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Why doesn't the C++ standard specify that std::hash<T> is specialized for char*, const char*, unsigned char*, const unsigned char*, etc? I.e., it would hash the contents of the C string until the terminating null is found.

Any harm in injecting my own specializations into the std namespace for my own code?

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I'd say char* and unsigned char* are unsafe in the context of hashing, others with const qualifier are fine. Do not inject into std::, just make specializations in your namespace. – Alexander Shukaev Apr 16 '13 at 18:37
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What is the lifetime of the const char* that your std::hash stores? (std::hash stores its key values as well as hashing them). How do you distinguish between null terminated const char* and pointers to individual characters? – Yakk Apr 16 '13 at 18:45
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std::hash is just a functor object. It hashes its argument. It doesn't store it. – Paul J. Lucas Apr 16 '13 at 18:49
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Perfectly valid question and the answers are supported by facts and references. Voting to reopen. – vitaut Jul 28 '14 at 18:15
up vote 10 down vote accepted

Why doesn't the C++ standard specify that std::hash<T> is specialized for char*, const char*, unsigned char*, const unsigned char*, etc?

It looks like it originated from proposal N1456. (emphasis mine)

Some earlier hash table implementations gave char* special treatment: it specialized the default hash function to look at character array being pointed to, rather than the pointer itself. This proposal removes that special treatment. Special treatment makes it slightly easier to use hash tables for C string, but at the cost of removing uniformity and making it harder to write generic code. Since naive users would generally be expected to use std::basic_string instead of C strings, the cost of special treatment outweighs the benefit.

If I'm interpreting this correctly, the reasoning is that supporting C style strings would break code that generically acts on hashes of pointers.

Any harm in injecting my own specializations into the std namespace for my own code?

There is potential harm, yes.

  • In the future, anything you added to the std namespace could collide with a new symbol name.
  • In the present, anything you add to the std namespace could be a "better match" for other components of the standard library, silently breaking behavior.
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char* (and its ilk) doesn't always mean string. They can be simple byte arrays or binary file dumps or any number of other things. If you mean string in C++, you generally use the "string" class.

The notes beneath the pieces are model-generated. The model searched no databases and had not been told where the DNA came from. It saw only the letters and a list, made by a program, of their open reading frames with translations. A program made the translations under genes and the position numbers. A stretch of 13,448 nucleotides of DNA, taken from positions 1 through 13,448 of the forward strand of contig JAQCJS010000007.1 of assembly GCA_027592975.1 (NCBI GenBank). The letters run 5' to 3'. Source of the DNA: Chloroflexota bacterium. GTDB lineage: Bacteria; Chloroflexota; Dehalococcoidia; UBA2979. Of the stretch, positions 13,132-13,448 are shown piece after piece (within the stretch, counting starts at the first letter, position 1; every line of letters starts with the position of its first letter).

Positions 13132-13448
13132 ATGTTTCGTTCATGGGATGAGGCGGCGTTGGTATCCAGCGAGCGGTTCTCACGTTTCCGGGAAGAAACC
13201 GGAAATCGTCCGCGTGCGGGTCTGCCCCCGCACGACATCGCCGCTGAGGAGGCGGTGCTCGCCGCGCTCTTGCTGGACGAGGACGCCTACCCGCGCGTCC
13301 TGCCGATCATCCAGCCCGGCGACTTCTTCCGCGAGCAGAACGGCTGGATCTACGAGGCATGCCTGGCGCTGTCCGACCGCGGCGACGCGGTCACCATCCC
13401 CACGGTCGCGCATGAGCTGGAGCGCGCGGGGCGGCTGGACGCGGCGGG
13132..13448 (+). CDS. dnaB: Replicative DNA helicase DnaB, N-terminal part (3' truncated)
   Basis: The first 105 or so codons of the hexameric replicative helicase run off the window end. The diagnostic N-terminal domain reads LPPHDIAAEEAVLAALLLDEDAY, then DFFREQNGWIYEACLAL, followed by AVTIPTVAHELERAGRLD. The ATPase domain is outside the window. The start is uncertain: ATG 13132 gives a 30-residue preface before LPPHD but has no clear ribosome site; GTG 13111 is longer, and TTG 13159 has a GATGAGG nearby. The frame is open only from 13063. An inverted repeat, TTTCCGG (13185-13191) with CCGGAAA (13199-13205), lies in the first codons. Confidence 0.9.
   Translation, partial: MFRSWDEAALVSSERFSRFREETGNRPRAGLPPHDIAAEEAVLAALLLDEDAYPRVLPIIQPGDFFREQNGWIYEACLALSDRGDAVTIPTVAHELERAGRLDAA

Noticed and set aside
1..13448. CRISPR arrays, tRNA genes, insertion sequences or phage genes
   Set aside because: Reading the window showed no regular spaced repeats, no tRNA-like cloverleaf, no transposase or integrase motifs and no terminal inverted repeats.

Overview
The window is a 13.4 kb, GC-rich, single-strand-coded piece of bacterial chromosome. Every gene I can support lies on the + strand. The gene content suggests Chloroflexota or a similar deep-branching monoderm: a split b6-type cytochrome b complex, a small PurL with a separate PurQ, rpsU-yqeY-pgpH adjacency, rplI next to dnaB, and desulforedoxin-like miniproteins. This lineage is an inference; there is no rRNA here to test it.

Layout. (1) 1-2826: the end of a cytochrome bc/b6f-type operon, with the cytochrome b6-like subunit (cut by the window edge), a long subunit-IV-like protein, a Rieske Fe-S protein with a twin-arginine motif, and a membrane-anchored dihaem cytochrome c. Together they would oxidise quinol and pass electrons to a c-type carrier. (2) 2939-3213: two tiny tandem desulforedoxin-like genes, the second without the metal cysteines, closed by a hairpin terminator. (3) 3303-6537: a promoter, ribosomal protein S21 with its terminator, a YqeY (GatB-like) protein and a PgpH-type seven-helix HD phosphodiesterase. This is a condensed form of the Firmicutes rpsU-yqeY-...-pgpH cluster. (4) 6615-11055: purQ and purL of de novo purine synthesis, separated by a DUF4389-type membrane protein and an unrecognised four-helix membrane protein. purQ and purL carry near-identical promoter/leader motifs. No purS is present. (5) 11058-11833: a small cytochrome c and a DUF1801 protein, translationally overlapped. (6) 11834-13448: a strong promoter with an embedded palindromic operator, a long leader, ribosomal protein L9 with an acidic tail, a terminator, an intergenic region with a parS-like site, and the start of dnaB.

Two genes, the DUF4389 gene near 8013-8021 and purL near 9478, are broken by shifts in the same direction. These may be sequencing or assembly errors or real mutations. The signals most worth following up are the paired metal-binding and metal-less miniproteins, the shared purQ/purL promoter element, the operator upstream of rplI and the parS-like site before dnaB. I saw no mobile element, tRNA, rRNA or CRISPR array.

As for creating your own, given the above it's a bad idea. For user defined types, though, it is acceptable to create specializations of the std:: functions in the std:: namespace.

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About the only time char* is treated as a pointer-to-null-terminated-buffer in the C++ standard library is in inherited-from-C code, std::string and in some std::ostream code. I cannot think of anywhere else? – Yakk Apr 16 '13 at 18:47
    
I know that char* doesn't always mean string. What I want to know is if your answer is what the C++ standard committee was thinking. – Paul J. Lucas Apr 16 '13 at 18:47
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it is acceptable to create specializations of the std:: functions in the std:: namespace. Is it? – Alex Chamberlain Apr 16 '13 at 18:49
    
It's hard to know what they were thinking, but I would assume that since their code has to be all things to all people, it would certainly have been a consideration. I believe specializing const char* is explicitly not allowed, but I can't find the reference at the moment – Joel Apr 16 '13 at 19:36
    
Citing from the C++0x N3000 draft, 17.6.3.2.1.1 (but the standards should contain a similar section): "[...] A program may add a template specialization for any standard library template to namespace std only if the declaration depends on a user-defined type of external linkage and the specialization meets the standard library requirements for the original template and is not explicitly prohibited." – Joel Apr 16 '13 at 19:40

There is a standard specialization for pointer types, see here

template< class T > struct hash<T*>;

So, it can cover char* (as sequence of bytes not a C-style string) too.

If you mean a specialization for C-style strings, there's not technically a problem to implement that. But since there is a specialization for std::string in C++, it's not worth to have a specialization for C-style strings.

For second part of your question, you can inject everything in std namespace but, what do you gain? It's against the goal of namespaces. Have your own namespace territory.

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